MPs defeated in battle for secrecy over their second-home ex

BBC TV news reported yesterday evening that in considering and then rejecting the application that the addresses of MPs should be withheld on 'security grounds', the judge heard evidence that one MP was claiming expenses on a property that did not exist while another was sub-letting the property against which he was claiming!

In the meantime, the general public are subjected to a different standard here and here!

But we're on to them!!

Nevertheless, the full judgment of the High Court is linked below:

Corporate Officer of the House of Commons v The Information Commissioner & Ors [2008] EWHC 1084 (Admin)

After an examination of the legislative structure of the Freedom of Information Act 2000, the court turned it's attention at para 14 to the The findings of the Information Tribunal which had examined the allowances culture which MPs had created for themselves, observing that the culture was very different from that which exists in the commercial sector and most other public sector organisations which

"coupled with the very limited nature of the checks" the system as operated constituted a recipe for confusion, inconsistency and the risk of misuse. Seen in relation to the public interest that public money should be, and be seen to be properly spent, the Tribunal found that the ACA system was deeply unsatisfactory, and its shortcomings both in terms of transparency and accountability were acute..."

Unsurprising, given the findings of fact at sub-paragraphs 1 - 33 of paragraph 32 and the finding at paragraph 33 of the Tribunal's report (supra) this part of the tribunal's finding was not challenged on appeal to the High Court.

MPs thought that the only details that would ever see the light of day were to totals of their expenses. They did not expect to see any precise itemised breakdown on what, how when and where they spent public money. This is rather curious since the same MPs are also members of the legislature. They (in theory at least) scrutinise the legislative proposals presnted to them in Parliament, read or attend the committees and tend their votes on the clauses in a Bill throughout it's stages in the Commons. It is therefore surprising that they should hold what they regard, as a 'legitimate expectation' that such information was exempt from disclosure.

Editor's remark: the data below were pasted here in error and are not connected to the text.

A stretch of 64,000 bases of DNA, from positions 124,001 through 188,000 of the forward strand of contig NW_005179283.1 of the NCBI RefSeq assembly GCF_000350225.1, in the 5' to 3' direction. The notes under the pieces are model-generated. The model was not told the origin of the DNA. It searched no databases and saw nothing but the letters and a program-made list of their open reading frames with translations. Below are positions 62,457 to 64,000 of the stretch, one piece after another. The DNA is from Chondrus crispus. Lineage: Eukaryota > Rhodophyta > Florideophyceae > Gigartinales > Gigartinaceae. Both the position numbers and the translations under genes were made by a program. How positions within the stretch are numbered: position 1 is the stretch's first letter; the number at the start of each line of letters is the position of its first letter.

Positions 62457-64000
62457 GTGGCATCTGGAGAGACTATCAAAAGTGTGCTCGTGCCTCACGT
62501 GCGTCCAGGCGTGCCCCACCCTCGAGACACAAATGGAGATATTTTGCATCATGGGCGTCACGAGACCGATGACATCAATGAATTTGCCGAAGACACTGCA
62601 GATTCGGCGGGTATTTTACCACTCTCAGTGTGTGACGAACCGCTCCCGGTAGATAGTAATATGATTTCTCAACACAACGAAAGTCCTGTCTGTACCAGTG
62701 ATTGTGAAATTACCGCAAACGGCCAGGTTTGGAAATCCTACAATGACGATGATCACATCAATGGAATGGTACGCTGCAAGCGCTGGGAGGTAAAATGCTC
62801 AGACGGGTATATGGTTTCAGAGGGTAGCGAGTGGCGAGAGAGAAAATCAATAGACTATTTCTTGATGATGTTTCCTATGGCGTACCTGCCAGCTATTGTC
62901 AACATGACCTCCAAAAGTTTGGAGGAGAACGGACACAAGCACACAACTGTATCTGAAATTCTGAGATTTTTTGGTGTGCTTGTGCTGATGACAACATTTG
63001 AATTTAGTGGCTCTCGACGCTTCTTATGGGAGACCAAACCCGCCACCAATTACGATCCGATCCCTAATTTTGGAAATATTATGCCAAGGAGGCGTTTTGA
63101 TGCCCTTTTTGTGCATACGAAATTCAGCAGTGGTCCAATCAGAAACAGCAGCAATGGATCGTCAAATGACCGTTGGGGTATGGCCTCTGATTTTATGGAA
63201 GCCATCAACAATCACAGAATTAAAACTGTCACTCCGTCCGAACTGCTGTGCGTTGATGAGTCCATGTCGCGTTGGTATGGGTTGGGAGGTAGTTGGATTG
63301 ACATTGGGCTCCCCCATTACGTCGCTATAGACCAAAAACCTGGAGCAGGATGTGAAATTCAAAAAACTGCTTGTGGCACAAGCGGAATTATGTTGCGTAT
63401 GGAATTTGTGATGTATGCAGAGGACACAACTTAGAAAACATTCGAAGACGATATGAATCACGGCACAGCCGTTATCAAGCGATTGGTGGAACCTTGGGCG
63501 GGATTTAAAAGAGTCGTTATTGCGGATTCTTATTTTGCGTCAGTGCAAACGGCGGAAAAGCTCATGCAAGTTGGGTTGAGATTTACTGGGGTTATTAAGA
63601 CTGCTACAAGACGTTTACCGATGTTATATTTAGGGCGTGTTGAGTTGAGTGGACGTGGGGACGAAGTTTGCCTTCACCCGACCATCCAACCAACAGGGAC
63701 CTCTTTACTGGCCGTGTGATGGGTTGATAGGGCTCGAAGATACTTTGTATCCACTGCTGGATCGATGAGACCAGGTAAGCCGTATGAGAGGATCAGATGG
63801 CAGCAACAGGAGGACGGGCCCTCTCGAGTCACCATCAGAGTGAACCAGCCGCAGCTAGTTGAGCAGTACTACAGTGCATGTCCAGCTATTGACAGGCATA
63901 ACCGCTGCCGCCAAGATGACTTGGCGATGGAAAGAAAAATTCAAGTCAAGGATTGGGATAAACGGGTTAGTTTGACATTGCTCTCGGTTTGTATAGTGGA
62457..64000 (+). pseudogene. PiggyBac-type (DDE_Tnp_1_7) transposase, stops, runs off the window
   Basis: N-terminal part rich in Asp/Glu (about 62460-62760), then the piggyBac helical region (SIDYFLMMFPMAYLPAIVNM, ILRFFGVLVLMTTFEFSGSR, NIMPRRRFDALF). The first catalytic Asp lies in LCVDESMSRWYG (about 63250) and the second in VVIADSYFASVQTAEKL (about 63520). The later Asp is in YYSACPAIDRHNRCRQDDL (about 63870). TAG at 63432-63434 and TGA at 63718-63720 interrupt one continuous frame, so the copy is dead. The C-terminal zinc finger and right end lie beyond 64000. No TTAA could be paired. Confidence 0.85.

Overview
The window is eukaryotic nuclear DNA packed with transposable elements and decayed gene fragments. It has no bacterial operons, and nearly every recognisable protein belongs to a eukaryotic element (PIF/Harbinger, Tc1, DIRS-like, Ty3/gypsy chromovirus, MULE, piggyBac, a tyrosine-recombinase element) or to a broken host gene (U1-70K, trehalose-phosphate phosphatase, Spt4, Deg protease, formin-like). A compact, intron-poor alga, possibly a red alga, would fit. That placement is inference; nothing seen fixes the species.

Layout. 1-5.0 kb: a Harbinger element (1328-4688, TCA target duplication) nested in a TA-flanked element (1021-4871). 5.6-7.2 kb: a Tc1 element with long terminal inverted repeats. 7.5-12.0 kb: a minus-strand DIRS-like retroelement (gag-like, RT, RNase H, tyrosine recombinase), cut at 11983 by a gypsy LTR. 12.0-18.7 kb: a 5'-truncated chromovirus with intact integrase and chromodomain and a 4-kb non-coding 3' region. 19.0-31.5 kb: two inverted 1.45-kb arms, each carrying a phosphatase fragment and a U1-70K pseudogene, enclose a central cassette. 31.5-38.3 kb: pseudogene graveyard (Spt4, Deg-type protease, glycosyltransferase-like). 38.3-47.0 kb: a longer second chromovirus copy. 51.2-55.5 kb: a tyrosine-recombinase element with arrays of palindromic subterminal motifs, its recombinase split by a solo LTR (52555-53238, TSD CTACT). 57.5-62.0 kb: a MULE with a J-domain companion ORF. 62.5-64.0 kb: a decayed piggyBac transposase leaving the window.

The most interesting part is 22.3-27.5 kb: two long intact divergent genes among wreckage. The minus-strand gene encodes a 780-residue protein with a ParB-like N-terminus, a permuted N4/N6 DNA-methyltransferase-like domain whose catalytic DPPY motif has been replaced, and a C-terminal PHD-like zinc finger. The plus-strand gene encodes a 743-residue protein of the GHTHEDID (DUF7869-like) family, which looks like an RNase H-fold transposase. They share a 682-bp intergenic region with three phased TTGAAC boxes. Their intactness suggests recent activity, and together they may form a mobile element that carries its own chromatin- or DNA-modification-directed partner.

In response to the claim that MP's had a 'reasonable expectation' that certain information would not be disclosed to the public, the court held, at para 33:

...Once legislation which applies to Parliament has been enacted, MPs cannot and could not reasonably expect to contract out of compliance with it, or exempt themselves, or be exempted from its ambit. Such actions would themselves contravene the Bill of Rights, and it is inconceivable that MPs could expect to conduct their affairs on the basis that recently enacted legislation did not apply to them, or that the House, for its own purposes, was permitted to suspend or dispense with such legislation without expressly amending or repealing it. Any such expectation would be wholly unreasonable.."

In response to their claim that their private addresses amounted to 'personal data' and that it was concerned with their 'private and family life, the court held at para 41:

"...a residential address is an aspect of private life which may not be very private at all. So, for example, MPs are required to disclose an address when seeking nomination for election. This address is published in the electoral process. Usually it will be the constituency address of the candidate and its publication inevitably diminishes its private nature. Other professions and occupations may require notification of and public access to a residential address. Thus, company directors are required to provide a residential address available to those who search the register of companies. Everyone eligible to vote must have his or her address recorded in the register of electors, full versions of which are available for public scrutiny in local libraries and local government offices. The reality is that an individual who is determined to discover a residential address of an adult law-abiding citizen is likely to be able to do so by one legal means or another, and where the person concerned is the holder of a public office and in the public eye, such an inquiry is likely to be easier."

Essentially, a slack system of accounting depending for it's efficacy upon the collective conscience of MPs only works if you have MPs actually possessed of any kind of conscience. It is a system which brings to mind the words of the song by Tony Christie:

"...Where hustling's the name of the game. Where nice guy's get washed away like the snow in the rain.."

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